Non-traditional paths to law
So here we are 100 years on from the 1919 Sex Disqualification (Removal) Act which enabled women for the first time to qualify and practice as solicitors.
A lot has changed since then, and the latest figures we have from the Law Society’s Annual Statistic Report show women entering the legal profession at an unprecedented rate, but there is still some way to go before we have equality in respect of women becoming partners in firms.
Following International Women’s Day though, I wanted to showcase how far the legal profession has evolved in providing women with a challenging and rewarding career path, both from my own experience and that of one of our senior solicitors, my colleague Caroline Denbow.
I founded Loch Employment Law over a decade ago, and subsequently established other businesses to form Loch Associates Group. My path into the profession was anything but traditional, having started on a graduate training scheme with an insurance company.
Six years into a successful career, I made the bold decision to retrain, returning to university in Scotland to study law and qualify as a solicitor while balancing time with my young family. Looking back, I was unusual when I became a trainee solicitor, being older than my peers, but my previous career gave me rounded business skills which I believe made me attractive to employers throughout my career.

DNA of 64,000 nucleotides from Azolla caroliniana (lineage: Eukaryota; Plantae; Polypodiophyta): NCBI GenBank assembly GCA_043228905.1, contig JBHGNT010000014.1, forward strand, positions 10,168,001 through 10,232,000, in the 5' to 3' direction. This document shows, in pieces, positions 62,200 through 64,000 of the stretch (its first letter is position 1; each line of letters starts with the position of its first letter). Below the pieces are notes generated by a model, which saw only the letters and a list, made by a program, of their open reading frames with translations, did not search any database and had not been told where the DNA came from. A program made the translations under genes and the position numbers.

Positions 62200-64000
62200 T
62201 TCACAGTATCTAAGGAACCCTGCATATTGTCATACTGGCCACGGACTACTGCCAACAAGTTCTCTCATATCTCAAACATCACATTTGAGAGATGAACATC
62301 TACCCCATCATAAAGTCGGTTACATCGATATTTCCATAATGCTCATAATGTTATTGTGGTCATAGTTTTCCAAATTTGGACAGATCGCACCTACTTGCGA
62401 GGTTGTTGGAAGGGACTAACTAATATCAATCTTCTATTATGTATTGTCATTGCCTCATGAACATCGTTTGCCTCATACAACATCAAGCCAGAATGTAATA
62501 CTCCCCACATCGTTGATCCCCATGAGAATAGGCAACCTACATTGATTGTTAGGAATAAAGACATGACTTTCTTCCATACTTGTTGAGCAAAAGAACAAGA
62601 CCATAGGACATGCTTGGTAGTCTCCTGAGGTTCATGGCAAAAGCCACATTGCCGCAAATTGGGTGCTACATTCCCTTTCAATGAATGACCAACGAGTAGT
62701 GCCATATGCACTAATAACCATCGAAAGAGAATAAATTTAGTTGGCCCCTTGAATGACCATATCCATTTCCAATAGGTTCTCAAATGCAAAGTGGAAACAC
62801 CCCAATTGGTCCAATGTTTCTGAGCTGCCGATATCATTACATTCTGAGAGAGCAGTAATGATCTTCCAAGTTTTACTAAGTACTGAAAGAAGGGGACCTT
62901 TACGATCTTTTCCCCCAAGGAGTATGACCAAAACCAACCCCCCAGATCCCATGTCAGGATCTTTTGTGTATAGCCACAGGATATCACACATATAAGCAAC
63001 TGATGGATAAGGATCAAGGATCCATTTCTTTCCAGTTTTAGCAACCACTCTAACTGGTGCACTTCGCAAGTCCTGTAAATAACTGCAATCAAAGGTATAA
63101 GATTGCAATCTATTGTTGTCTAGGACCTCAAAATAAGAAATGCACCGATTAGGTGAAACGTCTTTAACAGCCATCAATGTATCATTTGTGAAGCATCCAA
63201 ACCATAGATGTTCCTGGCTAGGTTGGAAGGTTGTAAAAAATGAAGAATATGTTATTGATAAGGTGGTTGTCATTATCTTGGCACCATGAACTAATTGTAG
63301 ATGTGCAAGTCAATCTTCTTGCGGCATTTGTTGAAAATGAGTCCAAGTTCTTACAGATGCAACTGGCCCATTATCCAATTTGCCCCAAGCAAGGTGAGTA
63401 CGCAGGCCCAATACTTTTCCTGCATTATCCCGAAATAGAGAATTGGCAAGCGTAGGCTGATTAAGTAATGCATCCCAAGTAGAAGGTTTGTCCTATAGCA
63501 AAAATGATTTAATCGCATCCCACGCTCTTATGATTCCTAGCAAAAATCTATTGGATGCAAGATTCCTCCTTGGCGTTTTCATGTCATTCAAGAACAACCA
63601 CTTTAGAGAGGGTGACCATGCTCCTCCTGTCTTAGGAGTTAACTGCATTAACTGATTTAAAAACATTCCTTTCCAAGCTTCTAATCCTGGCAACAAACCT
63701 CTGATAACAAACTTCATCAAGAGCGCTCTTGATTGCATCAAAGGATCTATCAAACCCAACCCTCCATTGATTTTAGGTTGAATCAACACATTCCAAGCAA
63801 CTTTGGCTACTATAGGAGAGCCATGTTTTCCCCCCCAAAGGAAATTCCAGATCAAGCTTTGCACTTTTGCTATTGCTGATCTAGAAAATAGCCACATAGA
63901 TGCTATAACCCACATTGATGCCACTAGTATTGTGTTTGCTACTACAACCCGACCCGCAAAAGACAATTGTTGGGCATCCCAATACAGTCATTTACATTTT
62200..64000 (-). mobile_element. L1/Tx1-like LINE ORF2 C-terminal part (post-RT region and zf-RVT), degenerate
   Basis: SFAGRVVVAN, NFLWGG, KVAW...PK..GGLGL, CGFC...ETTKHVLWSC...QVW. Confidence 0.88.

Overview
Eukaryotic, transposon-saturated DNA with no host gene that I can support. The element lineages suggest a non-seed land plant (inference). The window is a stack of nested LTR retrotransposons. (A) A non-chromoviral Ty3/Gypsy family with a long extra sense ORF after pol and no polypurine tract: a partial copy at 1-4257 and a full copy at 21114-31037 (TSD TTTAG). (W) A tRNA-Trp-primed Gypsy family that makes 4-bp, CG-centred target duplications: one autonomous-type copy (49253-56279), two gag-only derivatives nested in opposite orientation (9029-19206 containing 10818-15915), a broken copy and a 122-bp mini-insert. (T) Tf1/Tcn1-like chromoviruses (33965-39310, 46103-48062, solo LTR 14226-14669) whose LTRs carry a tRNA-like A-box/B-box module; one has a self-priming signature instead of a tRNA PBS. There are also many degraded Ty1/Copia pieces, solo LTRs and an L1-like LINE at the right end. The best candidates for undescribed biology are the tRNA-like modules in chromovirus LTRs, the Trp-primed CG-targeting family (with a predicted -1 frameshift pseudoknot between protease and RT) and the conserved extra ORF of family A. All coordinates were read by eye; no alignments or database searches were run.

This points to the change I have seen in the legal profession over the last 20 years since I qualified: law firms have become much more commercial and business minded than they used to be, and for women like me, retraining to enter the profession later in life, firms are more open to alternative skillsets.
Caroline’s career path proves legal profession is now more flexible in opportunities it affords
The legal profession is also much more flexible in the opportunities it affords. I can see this in Caroline’s career path. After qualifying, she joined a large City law firm before moving to an in-house legal role. After taking time out to raise her family, she returned to work as an HR Consultant, using her employment law expertise to support the clients she advised. After six years she made the move back to working as a solicitor, and now practices part-time successfully balancing her family life.
I believe that modern law firms like mine are changing the culture of the legal sector and providing the opportunities for women to reach senior levels within the profession, through whichever route suits them.
With this outlook, I hope it won’t be long until the number of women reaching partner and senior levels of our profession will equal that of our male counterparts.
Pam Loch is managing partner of Loch Employment Law and managing director of Loch Associates Group.